Buildings on the brink: New climate challenges put urban infrastructure at risk

Subsurface climate change threatens urban infrastructure

taj-mahal-file-pti (For representation)

The world's urban infrastructure faces a growing peril, and the ancient buildings that define many European cities are particularly vulnerable. A recent study has unveiled the hidden danger of subsurface climate change, which poses a significant threat to modern cities, while simultaneously revealing how ancient structures are especially at risk in the face of these modern challenges.

In urban areas globally, a silent hazard known as subsurface climate change or subsurface heat islands has been steadily heating the ground beneath our feet. This phenomenon, driven by human activity and solar radiation, is causing the ground to warm at an alarming rate, with temperatures increasing by 0.1 to 2.5 degrees Celsius per decade beneath cities.

Recent research conducted by Northwestern University has highlighted the extent of this issue. In their study led by Professor Alessandro Rotta Loria, the team installed a network of over 150 temperature sensors throughout the Chicago Loop, including beneath buildings, in subway tunnels, underground parking garages, and streets. Data from this network showed that underground temperatures beneath the Loop can be up to 10 degrees warmer than in areas like Grant Park, away from urban structures.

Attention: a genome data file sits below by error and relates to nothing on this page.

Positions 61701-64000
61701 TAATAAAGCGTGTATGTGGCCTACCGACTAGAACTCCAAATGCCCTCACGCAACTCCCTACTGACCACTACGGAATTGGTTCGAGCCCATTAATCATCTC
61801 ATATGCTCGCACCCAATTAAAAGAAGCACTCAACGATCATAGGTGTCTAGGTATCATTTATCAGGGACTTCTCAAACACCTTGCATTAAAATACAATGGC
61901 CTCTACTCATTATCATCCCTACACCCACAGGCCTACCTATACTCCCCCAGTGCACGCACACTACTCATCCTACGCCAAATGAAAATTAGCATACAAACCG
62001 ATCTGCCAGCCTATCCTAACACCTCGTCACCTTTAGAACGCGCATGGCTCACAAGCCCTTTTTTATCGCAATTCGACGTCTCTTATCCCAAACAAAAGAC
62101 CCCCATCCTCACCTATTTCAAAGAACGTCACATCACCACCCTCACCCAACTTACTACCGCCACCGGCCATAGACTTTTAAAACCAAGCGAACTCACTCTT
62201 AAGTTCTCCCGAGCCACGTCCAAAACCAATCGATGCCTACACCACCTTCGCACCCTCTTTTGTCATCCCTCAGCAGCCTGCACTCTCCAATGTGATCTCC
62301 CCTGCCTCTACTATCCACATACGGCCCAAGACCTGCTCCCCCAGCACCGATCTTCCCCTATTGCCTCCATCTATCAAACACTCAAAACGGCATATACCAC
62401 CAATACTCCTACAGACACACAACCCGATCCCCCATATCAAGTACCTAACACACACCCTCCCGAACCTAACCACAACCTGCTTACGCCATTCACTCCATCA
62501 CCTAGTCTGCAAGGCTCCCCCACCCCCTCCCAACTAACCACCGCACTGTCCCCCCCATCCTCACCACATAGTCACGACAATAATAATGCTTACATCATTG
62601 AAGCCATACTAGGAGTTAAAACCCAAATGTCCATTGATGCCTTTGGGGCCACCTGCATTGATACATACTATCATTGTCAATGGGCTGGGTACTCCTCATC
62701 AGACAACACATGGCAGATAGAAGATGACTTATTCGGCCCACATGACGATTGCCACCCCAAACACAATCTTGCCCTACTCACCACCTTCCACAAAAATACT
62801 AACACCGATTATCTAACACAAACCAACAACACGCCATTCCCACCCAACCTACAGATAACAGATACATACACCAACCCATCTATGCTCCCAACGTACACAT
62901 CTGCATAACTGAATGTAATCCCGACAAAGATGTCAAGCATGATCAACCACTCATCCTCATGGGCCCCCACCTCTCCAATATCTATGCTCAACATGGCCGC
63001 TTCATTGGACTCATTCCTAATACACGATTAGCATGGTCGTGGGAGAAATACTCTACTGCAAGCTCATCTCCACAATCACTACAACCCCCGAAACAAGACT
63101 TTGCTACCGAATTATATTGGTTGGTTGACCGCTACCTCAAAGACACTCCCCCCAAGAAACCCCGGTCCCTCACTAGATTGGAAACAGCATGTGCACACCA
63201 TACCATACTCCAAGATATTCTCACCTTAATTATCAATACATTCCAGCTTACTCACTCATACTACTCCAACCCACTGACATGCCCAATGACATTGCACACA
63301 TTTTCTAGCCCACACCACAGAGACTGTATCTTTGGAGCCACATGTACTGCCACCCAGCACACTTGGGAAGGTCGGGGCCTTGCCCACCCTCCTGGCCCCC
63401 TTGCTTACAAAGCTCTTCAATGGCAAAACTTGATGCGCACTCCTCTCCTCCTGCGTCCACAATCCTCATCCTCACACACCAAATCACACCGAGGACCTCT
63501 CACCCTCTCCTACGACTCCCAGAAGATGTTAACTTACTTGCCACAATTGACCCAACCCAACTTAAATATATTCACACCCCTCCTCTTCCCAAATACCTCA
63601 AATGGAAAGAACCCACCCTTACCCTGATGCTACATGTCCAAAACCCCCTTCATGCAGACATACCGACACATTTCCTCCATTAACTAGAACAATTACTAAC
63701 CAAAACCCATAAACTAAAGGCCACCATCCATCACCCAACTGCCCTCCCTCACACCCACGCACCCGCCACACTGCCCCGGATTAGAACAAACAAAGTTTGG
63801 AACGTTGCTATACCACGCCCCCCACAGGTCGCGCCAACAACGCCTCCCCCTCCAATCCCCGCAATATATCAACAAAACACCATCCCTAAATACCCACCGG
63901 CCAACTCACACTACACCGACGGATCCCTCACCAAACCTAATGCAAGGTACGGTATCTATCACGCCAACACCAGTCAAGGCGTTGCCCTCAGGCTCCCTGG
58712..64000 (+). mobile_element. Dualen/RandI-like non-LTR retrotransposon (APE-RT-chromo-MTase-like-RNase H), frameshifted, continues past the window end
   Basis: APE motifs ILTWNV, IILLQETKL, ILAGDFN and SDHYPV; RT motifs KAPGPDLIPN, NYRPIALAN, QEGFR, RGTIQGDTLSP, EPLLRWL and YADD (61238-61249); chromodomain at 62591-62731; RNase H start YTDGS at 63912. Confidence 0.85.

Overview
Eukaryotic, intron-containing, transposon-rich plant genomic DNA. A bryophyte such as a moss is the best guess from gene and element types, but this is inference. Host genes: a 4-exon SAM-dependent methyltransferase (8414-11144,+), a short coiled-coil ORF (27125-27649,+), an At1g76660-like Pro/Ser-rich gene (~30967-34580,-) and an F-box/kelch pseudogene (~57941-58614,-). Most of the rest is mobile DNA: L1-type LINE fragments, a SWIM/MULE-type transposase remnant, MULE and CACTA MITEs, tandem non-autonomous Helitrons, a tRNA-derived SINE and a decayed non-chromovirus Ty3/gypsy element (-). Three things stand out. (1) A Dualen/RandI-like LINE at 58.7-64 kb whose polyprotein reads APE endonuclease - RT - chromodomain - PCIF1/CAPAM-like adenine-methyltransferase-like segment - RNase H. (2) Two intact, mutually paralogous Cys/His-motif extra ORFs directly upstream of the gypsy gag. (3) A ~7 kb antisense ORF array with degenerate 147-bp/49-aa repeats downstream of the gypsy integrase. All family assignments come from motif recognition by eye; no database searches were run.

What makes this phenomenon particularly concerning is its impact on civil infrastructure. As the ground heats up, it deforms, causing building foundations and the surrounding ground to move excessively. This movement, driven by expansions and contractions, can result in cracks and structural damage, ultimately affecting the long-term operational performance and durability of buildings.

The study serves as a wake-up call to urban areas worldwide, emphasizing the need for a comprehensive strategy to address subsurface climate change and protect both modern and historic structures. The delicate balance between preserving the past and preparing for the future is now more crucial than ever as cities grapple with this dual threat.

Professor Rotta Loria explains, "It's not like a building will suddenly collapse. Things are sinking very slowly. The consequences for serviceability of structures and infrastructures can be very bad, but it takes a long time to see them."

However, the vulnerability of historic buildings, especially prevalent in European cities with their ancient architecture, adds an additional layer of complexity to this issue. Many of these buildings were constructed before the emergence of subsurface climate change as a significant concern.


"European cities with very old buildings will be more susceptible to subsurface climate change," warns Rotta Loria. "Buildings made of stone and bricks that resort to past design and construction practices are generally in a very delicate equilibrium with the perturbations associated with the current operations of cities."

The thermal perturbations linked to subsurface heat islands can have detrimental impacts on such structures, potentially leading to increased wear and damage over time.

In light of these findings, urban planners and architects are now faced with the challenge of adapting existing infrastructure and designing new buildings that can withstand these temperature variations. Solutions may include incorporating geothermal technologies to harvest waste heat for space heating and installing thermal insulation to minimize heat transfer to the ground.